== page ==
Announcing Stoneleigh's 2017-2019 Emerging Leader Fellows

We are excited to announce the selection of our newest cohort of Emerging Leader Fellows!  Each of the five young professionals selected to pursue Fellowships this September bring substantial policy, research, and advocacy expertise to these important projects.  We look forward to supporting them in their efforts to improve postsecondary outcomes for vulnerable young people, enhance services provided to youth experiencing homelessness, and end school pushout for LGBT and gender non-conforming students.   

Seth Morones, MSEd

Organization: The Field Center

Project: Seth will increase the postsecondary supports available to youth aging out of foster care through research, direct technical assistance to a cohort of Pennsylvania colleges, and the development of a statewide directory of postsecondary services for these youth.

About the Fellow: Seth is a compassionate leader with a commitment to improving education outcomes for youth in foster care or experiencing homelessness. Seth received an MSEd in education policy from the University of Pennsylvania, and a BA in sociology from the University of Northern Colorado. Prior to moving to Philadelphia, Seth focused on postsecondary support systems for youth aging out of foster care as a Ronald E. McNair Scholar. In addition to Seth's work to improve outcomes for homeless and foster youth, Seth has a strong passion for social justice education, economic and racial equity, and LGBTQ rights. Since receiving a master’s degree in 2015, Seth has worked with youth development programs at the Urban Affairs Coalition and on early childhood education issues with Action for Early Learning at Drexel University.

Rashni Stanford 

Organization: People’s Emergency Center

Project: Rashni will establish two aligned coalitions–one comprised of young people who have experienced homelessness and another comprised of youth-serving agencies–that will advocate for improved policies and generate new resources to address youth homelessness in Philadelphia.

About the Fellow: Rashni is a social worker dedicated to expanding and evolving how social workers effect social change in Philadelphia. For the past ten years, she has worked in a direct service capacity with Philadelphia-area youth and their families in shelters, residential and juvenile justice placement facilities, and the child welfare system. Most recently, she conducted qualitative interviews with young people facing housing insecurity with the national research initiative Voices of Youth Count. She will receive her MSW from Bryn Mawr College in May of 2017, and is a proud graduate of the Community College of Philadelphia’s behavioral health program and Chestnut Hill College's psychology program.

Whiquitta Tobar, JD

Organization: Community Legal Services’ (CLS) Youth Justice Project

Project: Whiquitta will improve access to civil legal services for young people experiencing homelessness by directly representing these youth, advocating for policy change, and developing new legal practice tools.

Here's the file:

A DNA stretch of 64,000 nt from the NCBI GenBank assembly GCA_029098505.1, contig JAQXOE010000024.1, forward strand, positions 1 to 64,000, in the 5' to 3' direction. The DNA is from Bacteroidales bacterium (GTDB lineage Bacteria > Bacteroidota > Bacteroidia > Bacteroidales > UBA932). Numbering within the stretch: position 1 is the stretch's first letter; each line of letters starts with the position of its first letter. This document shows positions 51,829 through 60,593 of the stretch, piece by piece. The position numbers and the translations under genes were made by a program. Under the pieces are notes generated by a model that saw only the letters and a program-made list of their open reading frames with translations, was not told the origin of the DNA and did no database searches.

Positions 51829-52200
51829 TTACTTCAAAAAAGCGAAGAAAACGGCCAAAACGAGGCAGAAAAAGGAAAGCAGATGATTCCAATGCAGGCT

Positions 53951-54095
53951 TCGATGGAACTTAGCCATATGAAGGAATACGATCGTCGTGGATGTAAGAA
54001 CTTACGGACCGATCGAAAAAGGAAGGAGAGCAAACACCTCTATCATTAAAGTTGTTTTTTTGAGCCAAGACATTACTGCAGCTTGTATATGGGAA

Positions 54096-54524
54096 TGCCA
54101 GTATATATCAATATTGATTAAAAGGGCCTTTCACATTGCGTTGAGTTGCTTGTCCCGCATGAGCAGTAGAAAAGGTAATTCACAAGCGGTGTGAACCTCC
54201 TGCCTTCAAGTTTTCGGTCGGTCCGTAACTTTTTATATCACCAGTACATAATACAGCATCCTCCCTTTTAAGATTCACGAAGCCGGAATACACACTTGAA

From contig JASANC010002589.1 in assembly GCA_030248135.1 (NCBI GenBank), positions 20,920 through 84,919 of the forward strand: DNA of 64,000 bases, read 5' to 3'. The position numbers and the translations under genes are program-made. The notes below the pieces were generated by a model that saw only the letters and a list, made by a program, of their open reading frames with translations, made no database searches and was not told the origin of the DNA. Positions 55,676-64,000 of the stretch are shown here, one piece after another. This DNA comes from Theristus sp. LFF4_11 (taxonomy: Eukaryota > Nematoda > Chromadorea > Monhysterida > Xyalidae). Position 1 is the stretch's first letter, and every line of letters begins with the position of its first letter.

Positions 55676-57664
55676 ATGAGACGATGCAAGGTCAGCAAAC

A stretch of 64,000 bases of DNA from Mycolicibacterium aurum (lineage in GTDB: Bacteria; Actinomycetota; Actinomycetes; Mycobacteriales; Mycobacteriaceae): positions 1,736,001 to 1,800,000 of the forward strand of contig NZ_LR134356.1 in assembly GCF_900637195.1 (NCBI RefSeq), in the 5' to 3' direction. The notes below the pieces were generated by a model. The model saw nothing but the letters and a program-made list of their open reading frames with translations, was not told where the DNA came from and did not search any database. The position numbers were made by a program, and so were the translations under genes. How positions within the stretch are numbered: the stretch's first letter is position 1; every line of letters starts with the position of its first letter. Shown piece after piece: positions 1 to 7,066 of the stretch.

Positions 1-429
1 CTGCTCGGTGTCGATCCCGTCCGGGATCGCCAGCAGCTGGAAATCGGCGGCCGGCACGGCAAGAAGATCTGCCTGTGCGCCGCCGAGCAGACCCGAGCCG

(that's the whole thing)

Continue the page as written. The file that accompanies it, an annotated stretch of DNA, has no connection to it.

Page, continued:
About the Fellow: Whiquitta is an attorney with experience in juvenile justice and child welfare policy advocacy. As a Zubrow Fellow at Juvenile Law Center, Whiquitta co-facilitated work on issues related to youth experiencing homelessness, eliminating juvenile court fees and fines, and securing an appropriate education for youth in the justice system. Outside of work, she devotes her time to mentoring and creating wide-scale academic and cultural experiences for underprivileged and marginalized youth. Whiquitta received a BA in political science from Alabama A&M University and a JD from Georgetown University Law Center, where she was a Public Interest Law Scholar, Dean’s Certificate recipient, and a Pro Bono Board member. 

Amber Wilson

Organization: Philadelphia Youth Network

Project: Amber will advance policy and practice reforms designed to increase postsecondary access for Philadelphia's opportunity youth (16-24 year-olds who are neither in school nor working).

About the Fellow: Amber is a social worker specializing in working with youth and young adult populations. In May of 2017, she will graduate with her MSW from the University of Pennsylvania’s School of Social Policy and Practice, with a specialization in Child Welfare and Well-Being.  While studying at Penn, Amber interned with the Youth and Workforce Development department at Episcopal Community Services of Philadelphia, where she focused on program design and delivery, as well as an evaluation of a pilot mentoring program. She also worked closely with the Youth Sentencing and Reentry Project as a Research Fellow on a collaborative project between the School of Social Policy and Penn’s law school.  Amber received her BSW from the University of Georgia.

Lizzy Wingfield

Organization: Education Law Center

Project: Lizzy will promote policy and practice changes focused on decreasing exclusionary discipline, reducing discrimination, and removing educational barriers that disproportionately affect LGBT and gender non-conforming youth in Greater Philadelphia schools.

About the Fellow: Lizzy brings significant experience working with young people who have experienced trauma, both due to domestic violence and to incarceration. She is currently finishing her JD at Temple University's Beasley School of Law, where she serves as a Staff Editor for the Temple Law Review. Both in law school and while pursuing her BA in philosophy at Haverford College, Lizzy has worked for a number of public interest law organizations in Philadelphia, including Women's Law Project, Philadelphia Legal Assistance, Philadelphia Volunteers for the Indigent Program, and Community Legal Services.